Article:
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Chapter 7

Participant Observation Research

 

Outline

 

Concepts
I.  The Role of Participant
    Observation Studies in
    Communication
    Research
 

fieldwork: study of people acting in the natural courses of their daily lives. The fieldworker ventures into the worlds of others in order to learn firsthand about how they live, how they talk and behave, and what captivates and distresses them.
naturalistic studies: nonexperimental inquires completes as subjects are involved in the natural course of their lives
participant observation: fieldwork in which researchers study groups by gaining membership or close relationships with them

    A. The Purposes of
         Participant
         Observation
         1. attempts to
             answer
             questions in
             settings where
             use of
             questionnaires
             and direct
             reports would
             be inappropriate
             or impractical
         2. exploration of
             a setting that
             has been so
             unexplored
             that formal
             hypotheses
             may not have
             been
             developed
         3. attempts to
             develop
             grounded
             theory

 

 

 

 

 

 

 

 

 

 

 

 

 


grounded theory: a set of explanations that has immediate relevance to a specific field setting under investigation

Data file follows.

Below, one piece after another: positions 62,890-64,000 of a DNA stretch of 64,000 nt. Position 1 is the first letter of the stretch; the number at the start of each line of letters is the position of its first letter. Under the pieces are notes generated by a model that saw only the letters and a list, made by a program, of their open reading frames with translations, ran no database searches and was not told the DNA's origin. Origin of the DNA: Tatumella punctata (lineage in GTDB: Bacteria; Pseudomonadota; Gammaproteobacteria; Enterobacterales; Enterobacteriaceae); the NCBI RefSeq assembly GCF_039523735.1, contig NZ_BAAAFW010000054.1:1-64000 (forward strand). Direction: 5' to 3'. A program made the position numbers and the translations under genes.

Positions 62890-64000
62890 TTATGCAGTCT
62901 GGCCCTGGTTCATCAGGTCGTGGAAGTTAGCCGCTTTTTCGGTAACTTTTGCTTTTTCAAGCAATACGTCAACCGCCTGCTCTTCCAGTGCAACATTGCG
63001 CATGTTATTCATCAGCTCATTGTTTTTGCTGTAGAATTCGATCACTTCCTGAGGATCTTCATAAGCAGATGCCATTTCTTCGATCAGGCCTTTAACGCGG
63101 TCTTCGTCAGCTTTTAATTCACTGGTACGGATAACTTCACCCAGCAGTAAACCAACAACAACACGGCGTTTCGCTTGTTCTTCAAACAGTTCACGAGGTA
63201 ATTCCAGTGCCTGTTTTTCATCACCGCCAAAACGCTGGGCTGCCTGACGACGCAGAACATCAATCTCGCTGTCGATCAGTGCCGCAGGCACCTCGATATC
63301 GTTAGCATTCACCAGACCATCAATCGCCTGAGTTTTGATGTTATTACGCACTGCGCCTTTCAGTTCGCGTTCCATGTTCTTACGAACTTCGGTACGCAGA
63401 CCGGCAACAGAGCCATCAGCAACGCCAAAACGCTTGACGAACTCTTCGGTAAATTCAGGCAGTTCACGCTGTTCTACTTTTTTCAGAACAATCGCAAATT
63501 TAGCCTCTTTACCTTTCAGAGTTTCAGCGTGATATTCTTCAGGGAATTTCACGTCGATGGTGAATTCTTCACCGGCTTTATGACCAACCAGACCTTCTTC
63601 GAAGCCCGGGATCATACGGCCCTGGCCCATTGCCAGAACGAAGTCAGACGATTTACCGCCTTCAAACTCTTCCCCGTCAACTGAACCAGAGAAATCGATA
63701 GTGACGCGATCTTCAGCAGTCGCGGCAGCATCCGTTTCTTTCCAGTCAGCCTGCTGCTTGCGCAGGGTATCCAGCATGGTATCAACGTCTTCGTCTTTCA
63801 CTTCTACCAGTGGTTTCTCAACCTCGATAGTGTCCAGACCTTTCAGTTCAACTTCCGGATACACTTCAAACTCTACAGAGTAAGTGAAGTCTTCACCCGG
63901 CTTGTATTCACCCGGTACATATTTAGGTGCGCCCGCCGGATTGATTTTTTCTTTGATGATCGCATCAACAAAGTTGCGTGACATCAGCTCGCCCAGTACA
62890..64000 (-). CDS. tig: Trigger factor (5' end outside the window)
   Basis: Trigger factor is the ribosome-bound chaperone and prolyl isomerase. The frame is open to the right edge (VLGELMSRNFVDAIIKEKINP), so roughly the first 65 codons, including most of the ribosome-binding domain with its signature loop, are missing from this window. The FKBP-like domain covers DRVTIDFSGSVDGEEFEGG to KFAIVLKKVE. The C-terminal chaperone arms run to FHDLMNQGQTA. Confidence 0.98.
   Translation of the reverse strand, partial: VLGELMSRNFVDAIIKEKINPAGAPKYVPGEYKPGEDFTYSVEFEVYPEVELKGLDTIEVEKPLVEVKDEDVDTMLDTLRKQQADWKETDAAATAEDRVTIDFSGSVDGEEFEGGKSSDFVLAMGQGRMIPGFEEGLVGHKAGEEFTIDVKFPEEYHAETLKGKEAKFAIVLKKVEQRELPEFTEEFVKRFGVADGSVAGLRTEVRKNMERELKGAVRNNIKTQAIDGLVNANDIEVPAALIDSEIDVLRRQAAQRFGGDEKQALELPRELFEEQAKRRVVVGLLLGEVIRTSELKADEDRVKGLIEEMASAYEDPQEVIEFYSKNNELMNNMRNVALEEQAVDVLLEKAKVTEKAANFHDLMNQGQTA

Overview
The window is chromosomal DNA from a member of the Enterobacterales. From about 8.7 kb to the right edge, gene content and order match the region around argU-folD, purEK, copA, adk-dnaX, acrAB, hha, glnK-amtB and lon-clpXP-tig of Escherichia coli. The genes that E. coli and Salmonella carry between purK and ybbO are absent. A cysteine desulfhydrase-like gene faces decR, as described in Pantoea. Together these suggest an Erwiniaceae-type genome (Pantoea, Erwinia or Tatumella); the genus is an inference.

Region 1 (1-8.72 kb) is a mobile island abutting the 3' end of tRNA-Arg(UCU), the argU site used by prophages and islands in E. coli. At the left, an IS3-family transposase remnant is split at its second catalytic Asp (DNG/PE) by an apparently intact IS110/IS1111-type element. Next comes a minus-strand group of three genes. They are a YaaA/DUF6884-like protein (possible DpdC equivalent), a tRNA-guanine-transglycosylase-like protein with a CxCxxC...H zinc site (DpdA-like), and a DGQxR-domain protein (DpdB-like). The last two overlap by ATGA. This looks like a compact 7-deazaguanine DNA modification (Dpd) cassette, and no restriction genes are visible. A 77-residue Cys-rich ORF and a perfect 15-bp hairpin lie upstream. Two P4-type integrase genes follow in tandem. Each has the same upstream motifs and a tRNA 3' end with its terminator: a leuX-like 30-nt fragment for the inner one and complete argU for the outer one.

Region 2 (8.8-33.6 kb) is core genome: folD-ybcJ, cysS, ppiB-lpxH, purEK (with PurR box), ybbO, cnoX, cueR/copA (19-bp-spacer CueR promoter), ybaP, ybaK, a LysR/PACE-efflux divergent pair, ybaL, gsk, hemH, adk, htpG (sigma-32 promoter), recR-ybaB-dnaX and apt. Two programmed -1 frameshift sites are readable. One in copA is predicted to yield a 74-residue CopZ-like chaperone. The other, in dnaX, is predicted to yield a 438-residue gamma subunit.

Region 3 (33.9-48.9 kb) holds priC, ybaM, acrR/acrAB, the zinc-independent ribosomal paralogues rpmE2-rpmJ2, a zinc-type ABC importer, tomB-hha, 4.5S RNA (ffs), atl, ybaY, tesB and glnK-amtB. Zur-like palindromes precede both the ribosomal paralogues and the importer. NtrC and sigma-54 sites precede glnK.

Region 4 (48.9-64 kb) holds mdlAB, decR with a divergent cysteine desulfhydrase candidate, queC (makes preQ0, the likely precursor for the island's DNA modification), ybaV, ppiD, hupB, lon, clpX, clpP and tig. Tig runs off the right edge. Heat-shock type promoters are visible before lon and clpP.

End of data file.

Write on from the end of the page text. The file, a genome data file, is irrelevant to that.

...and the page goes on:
analytic induction: researchers start with some tentative hypotheses that they apply to fieldwork, hypotheses that may be abandoned or reformulated during the course of research questions involve naturally arising behavior not consistently produced in laboratories

  B.  Suitability of
         Participant
         Observation
         Methods to
         Research
         Questions
         --suitable when
            researchers are
            interested in
            naturally arising
            behavior that has not
            always been shown
            to have regularities
            that can be produced
            in the laboratory
         --guidelines for select-
            ing the approach:
            1.  when the research
                 problem deals with
                 fields in which
                 naturally occurring
                 communication
                 phenomena exist
            2.  when the research
                 deals with
                 phenomena that
                 take place within
                 a relatively limited
                 area and time
II.  Forms of Participant
    Observation Studies
    A.  The Position of the
          Observer  
          1.  Full Participant
               Observation
full participant observation: the researcher's gathering data while taking part in the activities of a group--and while concealing his or her research identity
--observational studies
   complete observer inquiry
:
   research in which the observer
   has no contact with the
   individuals observed
   unobtrusive measurement:
   using artifacts that do not
   influence the behavior being
   studied
      accretions: deposits of
      material left by some action
      urban archaeology: